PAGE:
It’s hot, it’s humid, and you’re on a 24 seater boat slowly making your way through the Honey Island swamps of Louisiana. That might sound like much fun, but in actual fact this off the beaten track swamp tour turned out to be a definite highlight of my summer trip to the USA.

As we step out of the air conditioned car in the dusty parking lot of the Cajun Encounters swamp tour, the unforgiving southern sun engulfs both Susan and I. It’s late in the summer, but down here that doesn’t make much difference at two o’clock in the afternoon. It’s hot whichever way you cut it.

We happened upon Cajun Encounters swamp tour as we drove on old highway 90 from New Orleans to Mississippi. It wasn’t something we had planned to do, but the rickety sign by the side of the road advertising ‘swamp tours’ sounded strangely adventurous.

I wasn’t sure what to expect on a swamp tour and after we purchased our ticket it seemed like we might be the only two people on the tour as there was nobody else around. A few minutes later though, a Cajun Encounters bus arrived and out of it poured camera carrying sun ripened tourists from all over the world. The rickety sign and wooden lodge belied the fact that this was clearly a slick operation that picks people up in nearby New Orleans and brings them here several times a day.

Two boats were going to set out for the tour scheduled for 2PM. Of course, out here the clocks run on Cajun time which isn’t as strict about those minutes that swirl around the hours. So 2PM might just come around just a little bit later than it would back home, but I wasn’t complaining, Cajun time works for me.

Our tour guide was a retired New Orleans firefighter by the name of Captain Nolan. A burly Cajun man brimming with knowledge of the swamps learned from doing this job for some eleven years. He introduced himself then ran through a few quick safety tips before setting out onto the river. “This is the bit where I’m going to tell you to hold on to your hats.” He said as he began to accelerate and the noise of the engine increased. “We’ve lost a few hats over the years.” He said, more to himself than anyone else.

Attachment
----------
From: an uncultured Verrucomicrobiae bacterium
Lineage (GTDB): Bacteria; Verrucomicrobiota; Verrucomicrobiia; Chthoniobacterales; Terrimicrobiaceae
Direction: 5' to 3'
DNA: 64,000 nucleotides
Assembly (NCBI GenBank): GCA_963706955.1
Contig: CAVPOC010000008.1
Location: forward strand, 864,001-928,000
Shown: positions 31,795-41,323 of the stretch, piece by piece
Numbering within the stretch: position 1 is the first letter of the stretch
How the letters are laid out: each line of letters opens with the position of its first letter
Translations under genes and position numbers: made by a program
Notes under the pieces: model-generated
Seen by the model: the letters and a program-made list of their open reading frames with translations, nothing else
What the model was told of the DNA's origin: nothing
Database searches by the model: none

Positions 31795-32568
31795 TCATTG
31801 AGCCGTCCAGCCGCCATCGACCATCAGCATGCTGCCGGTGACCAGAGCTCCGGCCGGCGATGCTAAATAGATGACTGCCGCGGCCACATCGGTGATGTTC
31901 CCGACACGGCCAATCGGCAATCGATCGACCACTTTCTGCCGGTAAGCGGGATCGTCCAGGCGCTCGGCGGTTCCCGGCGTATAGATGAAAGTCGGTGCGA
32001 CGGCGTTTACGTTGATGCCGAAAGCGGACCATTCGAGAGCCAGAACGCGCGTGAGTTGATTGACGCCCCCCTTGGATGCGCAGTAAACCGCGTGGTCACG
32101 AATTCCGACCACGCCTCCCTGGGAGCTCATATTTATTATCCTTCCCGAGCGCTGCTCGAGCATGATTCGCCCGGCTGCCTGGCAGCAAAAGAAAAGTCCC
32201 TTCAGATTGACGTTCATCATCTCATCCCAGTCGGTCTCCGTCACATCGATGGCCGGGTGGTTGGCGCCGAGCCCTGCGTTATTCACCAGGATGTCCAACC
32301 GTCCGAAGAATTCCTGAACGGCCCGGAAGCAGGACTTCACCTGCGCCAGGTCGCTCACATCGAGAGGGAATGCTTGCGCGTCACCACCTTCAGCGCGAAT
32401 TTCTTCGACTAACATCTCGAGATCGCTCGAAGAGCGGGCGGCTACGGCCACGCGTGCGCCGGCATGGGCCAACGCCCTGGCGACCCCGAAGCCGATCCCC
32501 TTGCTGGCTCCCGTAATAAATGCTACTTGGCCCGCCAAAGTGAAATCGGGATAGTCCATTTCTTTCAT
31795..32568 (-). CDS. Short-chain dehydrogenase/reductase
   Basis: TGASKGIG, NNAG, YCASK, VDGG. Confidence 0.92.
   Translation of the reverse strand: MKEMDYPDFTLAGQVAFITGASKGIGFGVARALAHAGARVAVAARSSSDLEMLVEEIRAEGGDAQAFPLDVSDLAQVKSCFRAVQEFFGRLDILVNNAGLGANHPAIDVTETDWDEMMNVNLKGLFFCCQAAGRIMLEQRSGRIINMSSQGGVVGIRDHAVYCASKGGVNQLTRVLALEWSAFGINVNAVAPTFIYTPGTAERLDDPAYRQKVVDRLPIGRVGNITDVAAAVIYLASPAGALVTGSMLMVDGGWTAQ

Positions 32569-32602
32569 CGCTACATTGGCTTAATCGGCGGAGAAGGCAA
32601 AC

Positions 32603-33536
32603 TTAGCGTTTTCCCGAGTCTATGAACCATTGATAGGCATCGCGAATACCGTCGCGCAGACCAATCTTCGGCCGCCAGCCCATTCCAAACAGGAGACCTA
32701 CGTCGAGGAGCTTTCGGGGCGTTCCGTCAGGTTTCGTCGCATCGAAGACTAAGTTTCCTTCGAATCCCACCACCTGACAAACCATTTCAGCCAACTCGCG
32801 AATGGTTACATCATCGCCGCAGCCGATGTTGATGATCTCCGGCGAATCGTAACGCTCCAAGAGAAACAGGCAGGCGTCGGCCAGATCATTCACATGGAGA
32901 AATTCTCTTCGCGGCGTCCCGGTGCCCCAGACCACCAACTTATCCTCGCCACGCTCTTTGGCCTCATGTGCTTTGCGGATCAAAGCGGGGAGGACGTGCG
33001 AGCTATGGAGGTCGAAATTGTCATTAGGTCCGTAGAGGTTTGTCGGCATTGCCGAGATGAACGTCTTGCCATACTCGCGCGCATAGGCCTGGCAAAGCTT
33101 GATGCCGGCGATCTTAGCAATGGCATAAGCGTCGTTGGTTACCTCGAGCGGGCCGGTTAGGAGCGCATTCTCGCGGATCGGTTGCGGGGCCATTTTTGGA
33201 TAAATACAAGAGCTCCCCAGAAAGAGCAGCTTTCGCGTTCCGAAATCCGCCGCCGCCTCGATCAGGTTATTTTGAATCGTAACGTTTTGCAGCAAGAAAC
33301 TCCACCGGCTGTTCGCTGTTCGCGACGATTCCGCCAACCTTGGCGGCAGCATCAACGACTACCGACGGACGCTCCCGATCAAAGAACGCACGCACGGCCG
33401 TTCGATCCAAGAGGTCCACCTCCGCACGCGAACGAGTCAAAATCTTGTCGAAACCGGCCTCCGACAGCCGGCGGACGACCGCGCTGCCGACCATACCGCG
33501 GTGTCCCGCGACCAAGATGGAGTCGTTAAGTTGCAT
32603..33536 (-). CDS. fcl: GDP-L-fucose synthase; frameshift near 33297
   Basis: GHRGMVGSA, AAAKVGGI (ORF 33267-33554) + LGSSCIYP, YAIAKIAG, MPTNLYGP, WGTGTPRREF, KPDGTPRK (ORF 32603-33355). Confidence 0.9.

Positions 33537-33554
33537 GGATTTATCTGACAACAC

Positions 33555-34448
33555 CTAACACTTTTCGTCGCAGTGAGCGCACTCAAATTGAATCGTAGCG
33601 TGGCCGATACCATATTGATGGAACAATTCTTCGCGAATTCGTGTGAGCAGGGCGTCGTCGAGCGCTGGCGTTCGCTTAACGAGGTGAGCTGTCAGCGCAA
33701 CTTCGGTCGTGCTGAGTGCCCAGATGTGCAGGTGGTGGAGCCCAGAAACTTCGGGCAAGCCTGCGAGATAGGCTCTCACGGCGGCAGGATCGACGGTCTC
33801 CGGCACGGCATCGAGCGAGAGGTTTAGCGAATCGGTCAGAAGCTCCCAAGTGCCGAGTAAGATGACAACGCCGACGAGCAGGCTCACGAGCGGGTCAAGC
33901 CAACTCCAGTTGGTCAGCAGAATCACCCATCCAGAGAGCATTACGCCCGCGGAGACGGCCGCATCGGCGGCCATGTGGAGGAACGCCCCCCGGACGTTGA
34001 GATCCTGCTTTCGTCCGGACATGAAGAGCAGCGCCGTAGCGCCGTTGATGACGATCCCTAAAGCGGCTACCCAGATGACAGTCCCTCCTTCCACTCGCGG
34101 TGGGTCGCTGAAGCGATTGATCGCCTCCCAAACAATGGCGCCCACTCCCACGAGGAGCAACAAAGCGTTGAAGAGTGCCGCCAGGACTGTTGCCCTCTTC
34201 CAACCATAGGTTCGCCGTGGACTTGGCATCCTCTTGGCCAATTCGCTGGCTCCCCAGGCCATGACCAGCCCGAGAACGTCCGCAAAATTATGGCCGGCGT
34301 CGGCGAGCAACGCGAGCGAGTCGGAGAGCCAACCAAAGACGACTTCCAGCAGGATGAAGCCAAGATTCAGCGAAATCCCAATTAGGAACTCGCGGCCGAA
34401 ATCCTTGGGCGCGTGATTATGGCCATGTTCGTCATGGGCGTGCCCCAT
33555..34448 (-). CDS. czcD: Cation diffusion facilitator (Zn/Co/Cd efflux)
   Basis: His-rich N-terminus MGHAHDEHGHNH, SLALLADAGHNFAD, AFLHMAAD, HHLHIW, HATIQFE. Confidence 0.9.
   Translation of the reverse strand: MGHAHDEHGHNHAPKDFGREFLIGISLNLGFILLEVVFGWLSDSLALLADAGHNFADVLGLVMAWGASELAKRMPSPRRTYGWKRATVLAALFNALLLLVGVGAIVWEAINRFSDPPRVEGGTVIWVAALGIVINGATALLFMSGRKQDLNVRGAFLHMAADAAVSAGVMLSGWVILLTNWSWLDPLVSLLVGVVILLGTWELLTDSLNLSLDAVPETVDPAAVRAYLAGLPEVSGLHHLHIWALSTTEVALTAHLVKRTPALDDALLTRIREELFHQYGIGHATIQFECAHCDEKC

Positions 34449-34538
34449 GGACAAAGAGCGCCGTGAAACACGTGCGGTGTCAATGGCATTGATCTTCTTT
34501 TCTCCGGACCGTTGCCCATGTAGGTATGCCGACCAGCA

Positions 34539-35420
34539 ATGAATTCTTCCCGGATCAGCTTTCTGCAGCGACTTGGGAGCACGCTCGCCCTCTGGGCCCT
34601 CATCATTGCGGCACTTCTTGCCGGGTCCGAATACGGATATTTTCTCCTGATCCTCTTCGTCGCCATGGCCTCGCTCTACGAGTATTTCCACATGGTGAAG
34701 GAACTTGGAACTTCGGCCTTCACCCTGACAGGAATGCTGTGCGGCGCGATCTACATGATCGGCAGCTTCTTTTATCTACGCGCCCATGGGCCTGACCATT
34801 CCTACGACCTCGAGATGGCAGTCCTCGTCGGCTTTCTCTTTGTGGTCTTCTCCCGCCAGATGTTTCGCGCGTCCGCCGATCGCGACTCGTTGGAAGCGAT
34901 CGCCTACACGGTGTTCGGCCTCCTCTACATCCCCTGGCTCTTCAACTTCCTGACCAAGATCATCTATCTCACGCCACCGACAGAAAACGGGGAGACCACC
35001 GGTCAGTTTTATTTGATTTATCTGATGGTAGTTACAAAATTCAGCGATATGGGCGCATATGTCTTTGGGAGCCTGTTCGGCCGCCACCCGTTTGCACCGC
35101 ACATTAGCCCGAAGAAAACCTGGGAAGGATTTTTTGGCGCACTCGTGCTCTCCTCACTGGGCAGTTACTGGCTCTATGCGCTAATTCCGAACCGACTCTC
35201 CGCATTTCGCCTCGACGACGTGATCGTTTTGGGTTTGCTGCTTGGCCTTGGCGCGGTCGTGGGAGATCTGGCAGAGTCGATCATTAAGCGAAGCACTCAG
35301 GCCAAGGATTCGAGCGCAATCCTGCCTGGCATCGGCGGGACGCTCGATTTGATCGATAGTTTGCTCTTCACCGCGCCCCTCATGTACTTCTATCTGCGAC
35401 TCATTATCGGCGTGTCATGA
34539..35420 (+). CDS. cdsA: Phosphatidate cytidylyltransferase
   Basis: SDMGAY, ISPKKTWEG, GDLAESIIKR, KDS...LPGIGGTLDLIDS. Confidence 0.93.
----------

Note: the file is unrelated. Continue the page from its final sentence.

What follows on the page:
Once in the swamps Captain Nolan told us stories that he blended with facts. Of course, the facts might have also been stories, I mean how would I know! But I figured after living in this area and doing this job for as long as he has it would be fair to consider him something of an authority when it comes to swamps. I doubt that if anyone else had told me an alligators favorite snack food are marshmallows I would have believed them, but Captain Nolan showed us all that the ‘gators’ can’t resist them. I’ll be honest, I didn’t see that coming.

As a kid I spent many an hour sat on the banks of my grandparents pond fishing for newts, dragonfly larvae, water boatmen, and diving beetles. As we scanned the swamp for signs of life I was reminded of those childhood days. I remember the thrill of catching the rare Great Crested Newts that hid in the reeds, their bellies red like fire, and their skin course like the surface of a road. That feeling echoed back through the years as we had the chance to hold a baby alligator and have her nip at our fingers. That was great.

The tour lasted something like two hours and was just wonderfully relaxed and unhurried. Captain Nolan’s narration of the whole experience was priceless. I’d go on another swamp tour in a heartbeat, if only to kick back and while away another couple of Cajun hours under the hot Louisiana sun.

Cajun Encounters swamp tours
[Video] Honey Island Swamp
[Video] Broadband TV : Louisiana Swamp Tour
[Video] TV’s Kelly Ripa talks about Captain Nolan and the tour